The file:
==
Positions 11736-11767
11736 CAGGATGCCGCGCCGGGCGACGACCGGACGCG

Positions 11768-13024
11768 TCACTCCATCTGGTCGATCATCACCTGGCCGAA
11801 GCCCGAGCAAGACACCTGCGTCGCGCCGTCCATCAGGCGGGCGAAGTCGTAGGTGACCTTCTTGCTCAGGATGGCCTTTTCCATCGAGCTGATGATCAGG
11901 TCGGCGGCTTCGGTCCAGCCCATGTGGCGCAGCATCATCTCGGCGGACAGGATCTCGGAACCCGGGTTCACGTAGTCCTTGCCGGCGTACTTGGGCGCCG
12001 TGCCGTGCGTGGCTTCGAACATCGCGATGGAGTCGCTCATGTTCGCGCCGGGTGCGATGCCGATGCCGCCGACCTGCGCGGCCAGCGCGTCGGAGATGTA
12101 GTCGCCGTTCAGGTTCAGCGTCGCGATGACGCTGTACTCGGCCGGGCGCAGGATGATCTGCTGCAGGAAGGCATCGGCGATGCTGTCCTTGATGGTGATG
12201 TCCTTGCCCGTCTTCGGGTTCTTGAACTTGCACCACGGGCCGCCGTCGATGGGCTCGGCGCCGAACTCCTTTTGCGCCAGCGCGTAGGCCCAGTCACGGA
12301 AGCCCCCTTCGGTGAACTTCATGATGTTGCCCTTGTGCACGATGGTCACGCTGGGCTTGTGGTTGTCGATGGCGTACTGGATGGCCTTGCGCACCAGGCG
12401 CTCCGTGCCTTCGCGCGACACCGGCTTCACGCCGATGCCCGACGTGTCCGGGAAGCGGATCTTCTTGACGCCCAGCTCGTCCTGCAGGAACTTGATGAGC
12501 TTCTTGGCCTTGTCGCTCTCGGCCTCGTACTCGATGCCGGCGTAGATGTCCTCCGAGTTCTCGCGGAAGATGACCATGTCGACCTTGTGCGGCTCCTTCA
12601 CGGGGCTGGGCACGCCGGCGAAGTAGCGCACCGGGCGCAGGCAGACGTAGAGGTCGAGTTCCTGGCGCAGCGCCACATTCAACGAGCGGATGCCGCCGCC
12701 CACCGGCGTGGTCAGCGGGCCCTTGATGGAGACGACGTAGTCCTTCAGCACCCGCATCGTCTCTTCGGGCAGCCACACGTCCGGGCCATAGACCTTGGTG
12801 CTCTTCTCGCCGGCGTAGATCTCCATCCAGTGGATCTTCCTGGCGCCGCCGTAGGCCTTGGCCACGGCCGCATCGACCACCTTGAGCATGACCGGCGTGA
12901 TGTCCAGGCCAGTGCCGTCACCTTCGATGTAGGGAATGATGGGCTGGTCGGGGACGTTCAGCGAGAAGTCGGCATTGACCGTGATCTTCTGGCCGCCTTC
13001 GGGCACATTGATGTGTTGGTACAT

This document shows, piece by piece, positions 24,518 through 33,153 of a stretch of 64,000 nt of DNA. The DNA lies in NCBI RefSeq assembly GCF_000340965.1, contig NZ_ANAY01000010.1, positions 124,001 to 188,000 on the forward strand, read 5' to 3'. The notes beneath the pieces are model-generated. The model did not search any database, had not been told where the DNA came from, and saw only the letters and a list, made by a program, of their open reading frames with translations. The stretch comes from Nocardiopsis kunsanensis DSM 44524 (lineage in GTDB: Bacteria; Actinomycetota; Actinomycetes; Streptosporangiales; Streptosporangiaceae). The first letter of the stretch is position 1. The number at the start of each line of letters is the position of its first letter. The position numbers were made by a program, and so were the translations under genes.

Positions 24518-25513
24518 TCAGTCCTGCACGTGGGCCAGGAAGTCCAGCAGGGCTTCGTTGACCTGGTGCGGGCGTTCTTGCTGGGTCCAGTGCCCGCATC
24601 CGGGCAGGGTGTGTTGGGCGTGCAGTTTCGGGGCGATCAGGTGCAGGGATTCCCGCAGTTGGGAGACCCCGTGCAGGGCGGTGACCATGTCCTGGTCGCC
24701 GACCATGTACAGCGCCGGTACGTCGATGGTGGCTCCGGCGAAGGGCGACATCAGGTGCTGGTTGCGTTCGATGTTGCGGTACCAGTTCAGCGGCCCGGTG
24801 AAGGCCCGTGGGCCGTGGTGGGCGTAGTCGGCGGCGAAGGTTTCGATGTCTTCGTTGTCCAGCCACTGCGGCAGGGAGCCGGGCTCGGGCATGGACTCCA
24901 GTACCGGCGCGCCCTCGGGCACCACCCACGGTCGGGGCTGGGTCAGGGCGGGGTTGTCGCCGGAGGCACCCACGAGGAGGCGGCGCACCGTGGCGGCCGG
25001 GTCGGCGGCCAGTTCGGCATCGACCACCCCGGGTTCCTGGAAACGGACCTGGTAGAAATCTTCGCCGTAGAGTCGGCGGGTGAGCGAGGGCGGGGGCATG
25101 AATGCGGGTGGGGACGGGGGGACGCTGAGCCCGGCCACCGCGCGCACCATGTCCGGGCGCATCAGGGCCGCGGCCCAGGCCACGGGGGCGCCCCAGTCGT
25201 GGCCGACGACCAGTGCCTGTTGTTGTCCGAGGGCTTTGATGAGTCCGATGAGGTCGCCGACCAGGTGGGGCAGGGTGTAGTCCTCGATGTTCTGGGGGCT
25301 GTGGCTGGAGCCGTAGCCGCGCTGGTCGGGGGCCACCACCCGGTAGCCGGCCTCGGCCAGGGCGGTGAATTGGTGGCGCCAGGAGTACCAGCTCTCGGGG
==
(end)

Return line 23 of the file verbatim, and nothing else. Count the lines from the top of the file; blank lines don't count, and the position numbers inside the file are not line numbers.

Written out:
24801 AAGGCCCGTGGGCCGTGGTGGGCGTAGTCGGCGGCGAAGGTTTCGATGTCTTCGTTGTCCAGCCACTGCGGCAGGGAGCCGGGCTCGGGCATGGACTCCA